Aksharaslokam session in Thiruvananthapuram   | Photo Credit: Special arrangement

Slokasangham promotes Aksharaslokam through WhatsApp

The group has members from across the State and outside who are from different walks of life


It’s 5.40 am. K Velappan Pillai from the city posts a Malayalam quatrain as a voice note on WhatsApp. Within eight minutes, VKV Menon from Palakkad posts another four lines as an audio clip, taking the first word from the third line of the previous verse. Next online is VK Sasidharan from Thrissur. This continues throughout the day till 10 pm, taking the total count to 119 slokas (verses). This is a typical day for members of Slokasangham, a WhatsApp group for Aksharaslokam.

For those in love with the rhyme, rhythm and metre of verses in the language, this is the equivalent of reading or hearing their favourite verses or learning some new ones every day. As the group, formed in 2014, holds its first offline session this Saturday in the city, MetroPlus catches up with a few of its members. “There are 105 members in Slokasangham and it is the passion for the art form that keeps it going. It’s all about adapting a traditional art form to suit modern times,” says AU Sudheer Kumar from Kanjiramattom in Kottayam district, chief coordinator of the group.

Velappan Pillai, the group admin, adds: “We have doctors, engineers, scientists, former employees, poets and students who recite the verses almost daily. There are members from across Kerala and from places such as Chennai, Hyderabad, Kolkata and Mumbai, in addition to those from West Asia.”

Sudheer says the concept was launched by poet Ariyannur Unnikrishnan five years ago. “There were 40 of us in that group then. When there was discontinuity in keeping it active, we formed another group, which later evolved as Slokasangham. Now, there are a few WhatsApp groups dedicated to Aksharaslokam. However, what makes us stand out is that we haven’t had a break since it was formed, except for those days when we took a break as a mark of respect when some of our members passed away,” explains Sudheer, who takes Aksharaslokam classes via WhatsApp. “It is open to all those who are interested in learning this celebration of Malayalam verses,” he says.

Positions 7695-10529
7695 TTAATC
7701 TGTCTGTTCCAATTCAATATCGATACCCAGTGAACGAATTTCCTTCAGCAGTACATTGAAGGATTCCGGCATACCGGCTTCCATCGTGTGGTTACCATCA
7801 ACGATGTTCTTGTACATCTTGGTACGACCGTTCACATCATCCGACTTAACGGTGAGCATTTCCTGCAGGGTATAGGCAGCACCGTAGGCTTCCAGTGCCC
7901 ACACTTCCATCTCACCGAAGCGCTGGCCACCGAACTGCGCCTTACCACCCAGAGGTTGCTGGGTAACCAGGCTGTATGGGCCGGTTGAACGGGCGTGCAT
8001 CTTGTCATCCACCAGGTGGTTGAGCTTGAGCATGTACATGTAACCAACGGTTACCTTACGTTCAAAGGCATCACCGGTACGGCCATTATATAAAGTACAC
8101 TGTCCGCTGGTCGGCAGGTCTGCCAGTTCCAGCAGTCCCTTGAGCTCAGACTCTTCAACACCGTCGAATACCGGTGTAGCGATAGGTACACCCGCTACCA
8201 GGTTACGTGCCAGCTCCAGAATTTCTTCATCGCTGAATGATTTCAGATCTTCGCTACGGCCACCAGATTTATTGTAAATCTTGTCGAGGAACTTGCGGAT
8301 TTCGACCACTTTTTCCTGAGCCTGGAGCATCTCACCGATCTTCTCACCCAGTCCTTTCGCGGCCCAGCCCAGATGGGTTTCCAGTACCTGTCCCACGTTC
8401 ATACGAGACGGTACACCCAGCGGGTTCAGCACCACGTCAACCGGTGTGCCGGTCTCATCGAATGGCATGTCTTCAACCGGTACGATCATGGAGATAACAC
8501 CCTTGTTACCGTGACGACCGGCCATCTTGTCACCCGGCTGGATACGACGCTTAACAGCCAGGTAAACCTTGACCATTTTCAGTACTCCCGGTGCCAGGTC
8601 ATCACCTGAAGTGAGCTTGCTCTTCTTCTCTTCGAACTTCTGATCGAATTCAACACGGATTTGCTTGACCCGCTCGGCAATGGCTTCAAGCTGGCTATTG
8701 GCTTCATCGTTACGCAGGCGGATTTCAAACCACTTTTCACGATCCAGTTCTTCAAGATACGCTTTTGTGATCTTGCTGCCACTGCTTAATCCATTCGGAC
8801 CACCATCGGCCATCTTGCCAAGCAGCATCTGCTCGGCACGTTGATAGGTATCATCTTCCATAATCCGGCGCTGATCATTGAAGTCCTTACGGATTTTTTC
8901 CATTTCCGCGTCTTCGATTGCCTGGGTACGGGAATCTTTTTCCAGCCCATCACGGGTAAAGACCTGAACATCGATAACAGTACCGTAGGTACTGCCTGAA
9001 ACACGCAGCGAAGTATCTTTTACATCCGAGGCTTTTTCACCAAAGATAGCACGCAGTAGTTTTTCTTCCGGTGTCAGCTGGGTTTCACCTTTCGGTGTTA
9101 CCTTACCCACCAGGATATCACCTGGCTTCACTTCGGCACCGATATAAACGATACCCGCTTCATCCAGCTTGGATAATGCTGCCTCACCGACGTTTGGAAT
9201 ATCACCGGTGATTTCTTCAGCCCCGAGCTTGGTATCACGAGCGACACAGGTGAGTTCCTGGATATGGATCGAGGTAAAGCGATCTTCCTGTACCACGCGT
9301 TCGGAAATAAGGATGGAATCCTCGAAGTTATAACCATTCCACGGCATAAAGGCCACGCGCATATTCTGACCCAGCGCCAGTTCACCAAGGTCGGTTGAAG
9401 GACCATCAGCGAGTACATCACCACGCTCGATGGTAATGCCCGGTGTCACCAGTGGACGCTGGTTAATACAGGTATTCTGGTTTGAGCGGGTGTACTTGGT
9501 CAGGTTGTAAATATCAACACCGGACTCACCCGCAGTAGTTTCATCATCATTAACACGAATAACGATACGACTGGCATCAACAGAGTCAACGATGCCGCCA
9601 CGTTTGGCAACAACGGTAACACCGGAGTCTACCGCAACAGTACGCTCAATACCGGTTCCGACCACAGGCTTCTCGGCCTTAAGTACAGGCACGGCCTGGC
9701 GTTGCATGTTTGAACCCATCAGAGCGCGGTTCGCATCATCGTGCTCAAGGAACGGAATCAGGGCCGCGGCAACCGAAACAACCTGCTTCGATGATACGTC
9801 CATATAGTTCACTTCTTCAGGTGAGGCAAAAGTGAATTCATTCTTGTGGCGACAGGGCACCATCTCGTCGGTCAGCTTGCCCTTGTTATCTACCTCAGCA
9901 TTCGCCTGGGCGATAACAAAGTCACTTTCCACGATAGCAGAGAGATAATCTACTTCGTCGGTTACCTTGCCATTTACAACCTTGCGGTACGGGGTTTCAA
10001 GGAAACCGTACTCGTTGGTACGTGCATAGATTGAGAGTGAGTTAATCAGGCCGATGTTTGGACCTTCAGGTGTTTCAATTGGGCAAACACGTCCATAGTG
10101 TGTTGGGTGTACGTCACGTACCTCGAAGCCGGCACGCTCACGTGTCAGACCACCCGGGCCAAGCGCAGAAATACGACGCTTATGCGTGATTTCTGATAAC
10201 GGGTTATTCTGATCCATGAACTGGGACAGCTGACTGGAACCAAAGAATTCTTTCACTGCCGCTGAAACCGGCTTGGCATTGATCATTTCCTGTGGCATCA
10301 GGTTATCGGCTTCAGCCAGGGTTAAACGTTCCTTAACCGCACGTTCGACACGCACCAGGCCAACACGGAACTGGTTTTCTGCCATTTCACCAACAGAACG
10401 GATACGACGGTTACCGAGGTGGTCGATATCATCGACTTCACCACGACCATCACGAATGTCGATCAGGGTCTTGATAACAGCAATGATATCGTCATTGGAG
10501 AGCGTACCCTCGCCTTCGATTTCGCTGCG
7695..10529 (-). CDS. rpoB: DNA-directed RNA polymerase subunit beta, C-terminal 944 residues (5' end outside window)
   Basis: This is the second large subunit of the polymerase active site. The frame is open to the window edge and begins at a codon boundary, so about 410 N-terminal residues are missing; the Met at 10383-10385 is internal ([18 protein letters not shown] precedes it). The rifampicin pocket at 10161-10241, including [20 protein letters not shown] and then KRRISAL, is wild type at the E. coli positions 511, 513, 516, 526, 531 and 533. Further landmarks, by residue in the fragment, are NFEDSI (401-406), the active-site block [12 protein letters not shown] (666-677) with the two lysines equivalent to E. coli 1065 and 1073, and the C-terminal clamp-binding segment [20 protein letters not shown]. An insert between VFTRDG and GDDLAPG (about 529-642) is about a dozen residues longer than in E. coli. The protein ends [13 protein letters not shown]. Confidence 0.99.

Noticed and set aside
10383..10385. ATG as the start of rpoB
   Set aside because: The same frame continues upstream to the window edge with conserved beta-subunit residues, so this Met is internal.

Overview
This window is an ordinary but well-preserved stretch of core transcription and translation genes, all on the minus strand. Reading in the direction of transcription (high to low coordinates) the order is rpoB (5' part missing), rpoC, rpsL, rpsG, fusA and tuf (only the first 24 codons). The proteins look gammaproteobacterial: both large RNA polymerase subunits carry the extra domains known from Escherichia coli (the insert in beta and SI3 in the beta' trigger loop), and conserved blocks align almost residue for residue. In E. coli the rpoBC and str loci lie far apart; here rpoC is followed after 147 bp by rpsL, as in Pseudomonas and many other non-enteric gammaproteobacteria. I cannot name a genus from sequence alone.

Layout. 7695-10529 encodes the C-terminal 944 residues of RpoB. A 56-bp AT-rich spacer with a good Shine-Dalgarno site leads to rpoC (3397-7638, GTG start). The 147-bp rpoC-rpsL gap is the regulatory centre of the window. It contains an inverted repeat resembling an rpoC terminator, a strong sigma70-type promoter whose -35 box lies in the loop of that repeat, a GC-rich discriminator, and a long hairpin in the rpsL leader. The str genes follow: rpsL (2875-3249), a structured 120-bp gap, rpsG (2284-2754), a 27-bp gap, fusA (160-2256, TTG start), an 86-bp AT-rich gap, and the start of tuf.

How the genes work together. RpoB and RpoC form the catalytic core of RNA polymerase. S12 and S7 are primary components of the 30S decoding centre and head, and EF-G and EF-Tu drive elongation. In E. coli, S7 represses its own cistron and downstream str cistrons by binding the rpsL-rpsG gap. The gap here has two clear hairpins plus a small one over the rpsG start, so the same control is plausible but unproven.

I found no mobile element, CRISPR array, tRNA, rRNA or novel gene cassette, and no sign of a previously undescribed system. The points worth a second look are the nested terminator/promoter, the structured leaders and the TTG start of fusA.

While Aiswarya VM, a class nine student from North Paravur in Ernakulam is among the youngest in the group, the oldest member is 83-year-old VKV Menon. “I have been into Aksharaslokam since I retired from service 25 years ago. I learnt how to use WhatsApp to be part of the group, especially after I felt lonely when my wife passed away. This is an exercise that keeps me happy and mentally active as I keep on learning verses. Now, I write my own poems as well,” says Menon, who posts as many as 20 slokams a day sometimes. Aiswarya has been taking lessons in Aksharaslokam since she was in class two. Her elder sister, Sreelakshmi VM, is also part of Slokasangham along with 25 others from her Aksharaslokam class back home.

Most of the members have been actively into Aksharaslokam since their childhood. Dr Easwaran Nampoothiri K was the first winner of the Aksharaslokam competition when it was introduced in the State school youth festival in 1975-76. “This new concept on WhatsApp has its advantages. I can post as many slokas as possible whenever I can. I also learn new verses from other members,” says 57-year-old Dr Easwaran.

Hyderabad-settled, sixty-year-old Devi Prakash says being part of the group has been a dream come true for her. “Isn’t it better late than never? I haven’t got the opportunity to be part of any Aksharaslokam session on stage when I was young and so I didn’t have to think twice to be part of the WhatsApp group,” says Devi. Radha Devi, a scientist with ISRO, is another active member of Slokasangham from Hyderabad.

Each member can post any number of voice clips, but he or she has to wait for three members to post theirs or can recite the sloka after half-an-hour provided at least one member recites the verse.

To bring in some changes, they also recite slokas starting with a particular letter for a specific number of days. “One day, 201 slokas were recited in total when the rule was to recite verses with the word ‘slokam’ in it. At the session today, there will be a round in which we will recite quatrains that start with the words ‘51 aksharam’,” Velappan Pillai adds. There have also been sessions on Malayalam triumvirate poets, ancient and modern poets.

The event is at Vyloppilly Samskrithi Bhavan on February 15 from 3 pm to 4.30 pm.